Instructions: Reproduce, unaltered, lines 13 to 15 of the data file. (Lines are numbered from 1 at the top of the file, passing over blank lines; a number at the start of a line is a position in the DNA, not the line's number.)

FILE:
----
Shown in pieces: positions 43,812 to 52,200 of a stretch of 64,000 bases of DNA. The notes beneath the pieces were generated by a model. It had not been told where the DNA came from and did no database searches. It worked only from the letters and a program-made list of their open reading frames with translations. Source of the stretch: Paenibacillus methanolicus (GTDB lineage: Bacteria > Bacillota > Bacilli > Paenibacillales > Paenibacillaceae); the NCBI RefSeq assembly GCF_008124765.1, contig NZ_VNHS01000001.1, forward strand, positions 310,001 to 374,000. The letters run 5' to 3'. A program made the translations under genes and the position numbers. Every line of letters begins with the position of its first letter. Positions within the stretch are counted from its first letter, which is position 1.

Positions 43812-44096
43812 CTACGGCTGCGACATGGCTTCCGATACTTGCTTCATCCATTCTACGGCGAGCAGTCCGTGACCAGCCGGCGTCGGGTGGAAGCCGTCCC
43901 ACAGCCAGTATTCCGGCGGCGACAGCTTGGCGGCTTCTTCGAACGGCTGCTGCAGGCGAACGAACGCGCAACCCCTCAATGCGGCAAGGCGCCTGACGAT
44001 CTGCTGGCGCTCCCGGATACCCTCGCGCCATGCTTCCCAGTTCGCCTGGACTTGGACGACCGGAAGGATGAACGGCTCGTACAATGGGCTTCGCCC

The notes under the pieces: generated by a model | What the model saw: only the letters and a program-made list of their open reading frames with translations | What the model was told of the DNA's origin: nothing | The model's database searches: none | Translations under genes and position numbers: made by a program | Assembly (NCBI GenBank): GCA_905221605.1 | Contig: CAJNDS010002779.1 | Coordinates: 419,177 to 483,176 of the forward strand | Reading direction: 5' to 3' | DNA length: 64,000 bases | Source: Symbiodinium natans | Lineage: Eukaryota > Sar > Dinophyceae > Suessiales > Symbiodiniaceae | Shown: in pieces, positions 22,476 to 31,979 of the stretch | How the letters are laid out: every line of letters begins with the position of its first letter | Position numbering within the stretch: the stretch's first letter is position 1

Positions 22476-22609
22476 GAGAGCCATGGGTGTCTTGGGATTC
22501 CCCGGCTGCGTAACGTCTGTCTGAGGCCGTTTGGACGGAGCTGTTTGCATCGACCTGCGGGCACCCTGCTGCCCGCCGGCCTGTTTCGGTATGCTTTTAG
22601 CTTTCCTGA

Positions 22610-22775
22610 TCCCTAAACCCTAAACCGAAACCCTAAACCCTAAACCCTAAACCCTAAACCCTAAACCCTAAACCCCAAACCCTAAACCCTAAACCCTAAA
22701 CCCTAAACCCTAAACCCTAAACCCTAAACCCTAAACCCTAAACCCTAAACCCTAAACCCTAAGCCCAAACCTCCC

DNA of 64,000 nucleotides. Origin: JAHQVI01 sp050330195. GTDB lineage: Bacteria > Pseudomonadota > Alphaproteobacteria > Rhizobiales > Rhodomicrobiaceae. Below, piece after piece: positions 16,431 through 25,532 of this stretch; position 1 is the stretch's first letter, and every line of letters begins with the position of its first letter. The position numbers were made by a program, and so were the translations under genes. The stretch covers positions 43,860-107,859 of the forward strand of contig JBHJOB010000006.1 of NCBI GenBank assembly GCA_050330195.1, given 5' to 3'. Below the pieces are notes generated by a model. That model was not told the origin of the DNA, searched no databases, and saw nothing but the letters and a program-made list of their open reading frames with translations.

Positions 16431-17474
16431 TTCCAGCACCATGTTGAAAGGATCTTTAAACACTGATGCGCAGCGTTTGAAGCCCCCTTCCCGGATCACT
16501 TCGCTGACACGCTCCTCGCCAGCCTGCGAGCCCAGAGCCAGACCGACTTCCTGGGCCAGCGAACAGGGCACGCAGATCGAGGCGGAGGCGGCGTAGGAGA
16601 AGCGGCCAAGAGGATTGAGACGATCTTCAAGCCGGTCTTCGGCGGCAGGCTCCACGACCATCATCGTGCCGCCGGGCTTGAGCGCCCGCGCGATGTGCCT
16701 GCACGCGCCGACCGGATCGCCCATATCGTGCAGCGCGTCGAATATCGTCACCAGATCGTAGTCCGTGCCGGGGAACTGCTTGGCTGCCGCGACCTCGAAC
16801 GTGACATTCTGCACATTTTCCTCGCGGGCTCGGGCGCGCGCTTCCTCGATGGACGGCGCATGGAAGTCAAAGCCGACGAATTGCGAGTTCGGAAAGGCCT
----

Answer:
22701 CCCTAAACCCTAAACCCTAAACCCTAAACCCTAAACCCTAAACCCTAAACCCTAAACCCTAAGCCCAAACCTCCC

DNA of 64,000 nucleotides. Origin: JAHQVI01 sp050330195. GTDB lineage: Bacteria > Pseudomonadota > Alphaproteobacteria > Rhizobiales > Rhodomicrobiaceae. Below, piece after piece: positions 16,431 through 25,532 of this stretch; position 1 is the stretch's first letter, and every line of letters begins with the position of its first letter. The position numbers were made by a program, and so were the translations under genes. The stretch covers positions 43,860-107,859 of the forward strand of contig JBHJOB010000006.1 of NCBI GenBank assembly GCA_050330195.1, given 5' to 3'. Below the pieces are notes generated by a model. That model was not told the origin of the DNA, searched no databases, and saw nothing but the letters and a program-made list of their open reading frames with translations.

Positions 16431-17474